Then, in 2014, the Houthis — an armed group with a stronghold in Yemen’s northern mountains — seized on a period of political instability to take over the country’s capital, Sana. A Saudi-led military coalition, backed by U.S. assistance and weapons, began a bombing campaign in 2015 to try to restore the internationally recognized government. The coalition enforced a de facto naval and air blockade that restricted the flow of food and other goods into Houthi-held territory.

As the war ground on for years, hundreds of thousands of people died from violence, hunger and disease. Children starved to death — their emaciated bodies documented in stark photographs published by Western news outlets — and the potential of a widespread famine loomed.

The Saudi-led coalition eventually faced international pressure to pull back, and in 2022, a tentative truce took hold. That left the Houthis entrenched in power in the north and Yemenis in a sort of limbo — not peace, but a respite from war’s worst consequences. The country’s already fragile economy, however, was decimated.

Mr. Yousef’s salary has technically gone up by more than 50 percent since the war began, but that increase has vanished amid inflation, as the Yemeni currency becomes increasingly worthless. Dueling central banks in the north and the south of the country set different exchange rates, and the black market operates on a third. In 2014, it took about 215 Yemeni riyals to equal $1; now, where Mr. Yousef lives, it is 1,650.

Al Mukalla is in southern Yemen, nominally controlled by the internationally recognized government. In Houthi-controlled territories, thousands of state workers, including teachers, have not received salary payments in years.

As a result, deprivation is a feature of daily life. Each night, Mr. Yousef’s family crowds into one room to sleep because it is the only one with an air-conditioning unit to ease the sweltering heat. Even if he could afford another cooling unit, he said, he could not pay the electricity bill to operate it.

“We have foregone meals and stopped purchasing stuff to maintain our dignity and avoid asking others for money,” he said.

Mohammed Omer Mohammed, a grocery store owner in Al Mukalla for three decades, can see the impact in his shop as purchasing power plummets. Instead of rice, customers buy subsidized bread. He said he stopped stocking goods like Nutella and high-quality canned tuna because his customers can no longer afford them.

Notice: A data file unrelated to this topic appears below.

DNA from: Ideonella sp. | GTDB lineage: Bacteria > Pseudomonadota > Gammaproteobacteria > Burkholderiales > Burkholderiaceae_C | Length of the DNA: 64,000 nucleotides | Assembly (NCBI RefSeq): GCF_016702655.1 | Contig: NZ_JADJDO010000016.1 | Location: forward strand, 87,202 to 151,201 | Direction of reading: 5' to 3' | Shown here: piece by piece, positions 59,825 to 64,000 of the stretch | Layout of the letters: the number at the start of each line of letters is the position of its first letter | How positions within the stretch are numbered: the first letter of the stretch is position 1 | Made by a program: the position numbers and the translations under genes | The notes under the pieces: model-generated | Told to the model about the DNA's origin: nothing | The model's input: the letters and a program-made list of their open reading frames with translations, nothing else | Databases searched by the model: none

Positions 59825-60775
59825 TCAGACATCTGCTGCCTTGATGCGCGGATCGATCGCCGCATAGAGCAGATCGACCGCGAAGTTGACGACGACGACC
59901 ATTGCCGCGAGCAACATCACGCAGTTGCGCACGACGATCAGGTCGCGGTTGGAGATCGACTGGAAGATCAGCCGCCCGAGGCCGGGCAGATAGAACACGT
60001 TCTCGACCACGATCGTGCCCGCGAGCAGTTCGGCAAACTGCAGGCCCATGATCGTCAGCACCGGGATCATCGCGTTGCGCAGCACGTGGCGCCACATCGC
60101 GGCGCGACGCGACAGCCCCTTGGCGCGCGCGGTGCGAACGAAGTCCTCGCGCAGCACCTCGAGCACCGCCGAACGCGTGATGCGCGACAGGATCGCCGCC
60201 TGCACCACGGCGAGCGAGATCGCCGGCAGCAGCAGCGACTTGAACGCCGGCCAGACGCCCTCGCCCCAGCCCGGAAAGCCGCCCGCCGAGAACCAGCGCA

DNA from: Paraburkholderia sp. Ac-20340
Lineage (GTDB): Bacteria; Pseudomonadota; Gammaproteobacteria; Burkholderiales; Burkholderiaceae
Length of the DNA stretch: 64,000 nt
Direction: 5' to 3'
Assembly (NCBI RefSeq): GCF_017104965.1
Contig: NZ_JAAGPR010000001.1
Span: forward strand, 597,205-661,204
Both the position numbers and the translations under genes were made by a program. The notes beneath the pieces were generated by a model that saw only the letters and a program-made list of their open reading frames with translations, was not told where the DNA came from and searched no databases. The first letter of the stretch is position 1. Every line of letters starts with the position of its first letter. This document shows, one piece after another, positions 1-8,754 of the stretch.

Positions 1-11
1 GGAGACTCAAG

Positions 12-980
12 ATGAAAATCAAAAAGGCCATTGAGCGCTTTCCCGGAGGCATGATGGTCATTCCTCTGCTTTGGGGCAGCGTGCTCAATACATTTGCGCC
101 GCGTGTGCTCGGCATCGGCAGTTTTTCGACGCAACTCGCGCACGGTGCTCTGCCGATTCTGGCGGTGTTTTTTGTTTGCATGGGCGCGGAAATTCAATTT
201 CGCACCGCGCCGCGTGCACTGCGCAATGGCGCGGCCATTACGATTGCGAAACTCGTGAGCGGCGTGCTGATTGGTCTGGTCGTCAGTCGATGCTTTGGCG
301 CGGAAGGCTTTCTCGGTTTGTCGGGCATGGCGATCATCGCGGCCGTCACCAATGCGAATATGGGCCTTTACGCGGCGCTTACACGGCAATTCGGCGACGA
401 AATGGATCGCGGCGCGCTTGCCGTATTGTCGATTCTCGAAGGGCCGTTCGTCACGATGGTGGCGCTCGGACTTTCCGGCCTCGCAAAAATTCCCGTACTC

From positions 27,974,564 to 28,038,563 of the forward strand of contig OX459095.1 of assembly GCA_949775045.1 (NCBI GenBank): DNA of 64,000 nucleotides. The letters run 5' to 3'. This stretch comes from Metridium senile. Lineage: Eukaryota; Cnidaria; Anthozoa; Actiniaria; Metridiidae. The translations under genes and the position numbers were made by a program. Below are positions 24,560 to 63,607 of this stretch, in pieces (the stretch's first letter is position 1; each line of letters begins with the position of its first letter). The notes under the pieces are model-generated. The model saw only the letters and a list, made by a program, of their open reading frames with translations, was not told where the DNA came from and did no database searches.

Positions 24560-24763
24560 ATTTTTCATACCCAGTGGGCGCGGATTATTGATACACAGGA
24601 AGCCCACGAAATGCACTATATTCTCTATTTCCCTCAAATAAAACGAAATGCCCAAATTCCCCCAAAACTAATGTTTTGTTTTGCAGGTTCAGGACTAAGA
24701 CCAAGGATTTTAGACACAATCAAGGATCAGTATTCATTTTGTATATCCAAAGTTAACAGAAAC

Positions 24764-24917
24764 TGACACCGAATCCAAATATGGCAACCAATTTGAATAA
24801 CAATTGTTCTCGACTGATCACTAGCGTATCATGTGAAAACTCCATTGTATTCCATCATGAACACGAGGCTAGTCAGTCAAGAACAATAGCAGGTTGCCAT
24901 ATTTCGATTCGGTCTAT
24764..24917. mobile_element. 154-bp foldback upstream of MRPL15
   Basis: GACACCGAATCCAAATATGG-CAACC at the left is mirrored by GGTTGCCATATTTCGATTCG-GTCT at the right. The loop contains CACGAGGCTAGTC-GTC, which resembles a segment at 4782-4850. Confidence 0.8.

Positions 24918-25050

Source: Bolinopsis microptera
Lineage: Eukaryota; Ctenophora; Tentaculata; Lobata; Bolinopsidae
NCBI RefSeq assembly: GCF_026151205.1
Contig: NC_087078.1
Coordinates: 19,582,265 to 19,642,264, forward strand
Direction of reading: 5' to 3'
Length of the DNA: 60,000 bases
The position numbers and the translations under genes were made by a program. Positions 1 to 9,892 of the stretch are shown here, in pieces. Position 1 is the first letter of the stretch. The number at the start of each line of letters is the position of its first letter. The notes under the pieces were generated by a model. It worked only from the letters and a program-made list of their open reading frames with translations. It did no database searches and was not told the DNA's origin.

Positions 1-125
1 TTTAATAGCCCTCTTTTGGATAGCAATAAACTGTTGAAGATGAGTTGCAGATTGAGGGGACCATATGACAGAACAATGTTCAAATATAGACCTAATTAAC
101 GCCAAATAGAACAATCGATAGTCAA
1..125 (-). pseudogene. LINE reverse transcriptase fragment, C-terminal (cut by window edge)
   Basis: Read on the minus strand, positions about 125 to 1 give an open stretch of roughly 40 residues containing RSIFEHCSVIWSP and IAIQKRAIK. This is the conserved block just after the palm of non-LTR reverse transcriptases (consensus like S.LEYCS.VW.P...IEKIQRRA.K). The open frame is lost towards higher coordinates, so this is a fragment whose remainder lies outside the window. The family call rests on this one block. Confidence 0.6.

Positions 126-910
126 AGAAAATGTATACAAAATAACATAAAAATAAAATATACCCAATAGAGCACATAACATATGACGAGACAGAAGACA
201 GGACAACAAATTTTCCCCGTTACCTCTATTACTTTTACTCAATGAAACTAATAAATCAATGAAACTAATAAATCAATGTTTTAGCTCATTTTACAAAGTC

In the evenings, Ramadan shoppers still gather at a busy market in the city, where vendors sell hamburgers and fresh fruits. But merchants said the trade was not what it used to be. Shoppers stop to ask how much things cost, then buy nothing. Those who do buy haggle relentlessly over the price.

“Each year becomes worse than the previous one,” said Abdullah Badwood, a gold merchant, who has found that instead of buying gold, many of his customers want to sell.

This Ramadan has been particularly difficult for Hussein Saeed Awadh, 38, a father of three in Al Mukalla. He earns 55,000 Yemeni riyals a month as an Arabic teacher, a salary that is now worth less than $35. That disappears in a few days as he pays off bills, he said, so in the afternoons he has taken a second job as a street vendor.

Years ago, Mr. Awadh’s family broke their Ramadan fasts with fresh fruits, pastries and chocolates. Now for their evening meal they have coffee and dates, and — because he cannot pay for more expensive meat — they eat soup with tripe.

A whole chicken would cost more than 5,000 Yemeni riyals — a tenth of his monthly salary. A kilogram of local mangos would cost 3,000 riyals; imported oranges about 3,500. All of it is more than many Yemenis can afford. But it is not just food that is out of reach.

Recently, Mr. Awadh found that his 6-year-old daughter’s teeth had been breaking because she was not getting enough calcium. A four-pound container of powdered milk costs 14,000 riyals — an entire week of his wages as a teacher.

“The doctor prescribed medicine and told me to give her milk,” he said. “But I can’t afford it.”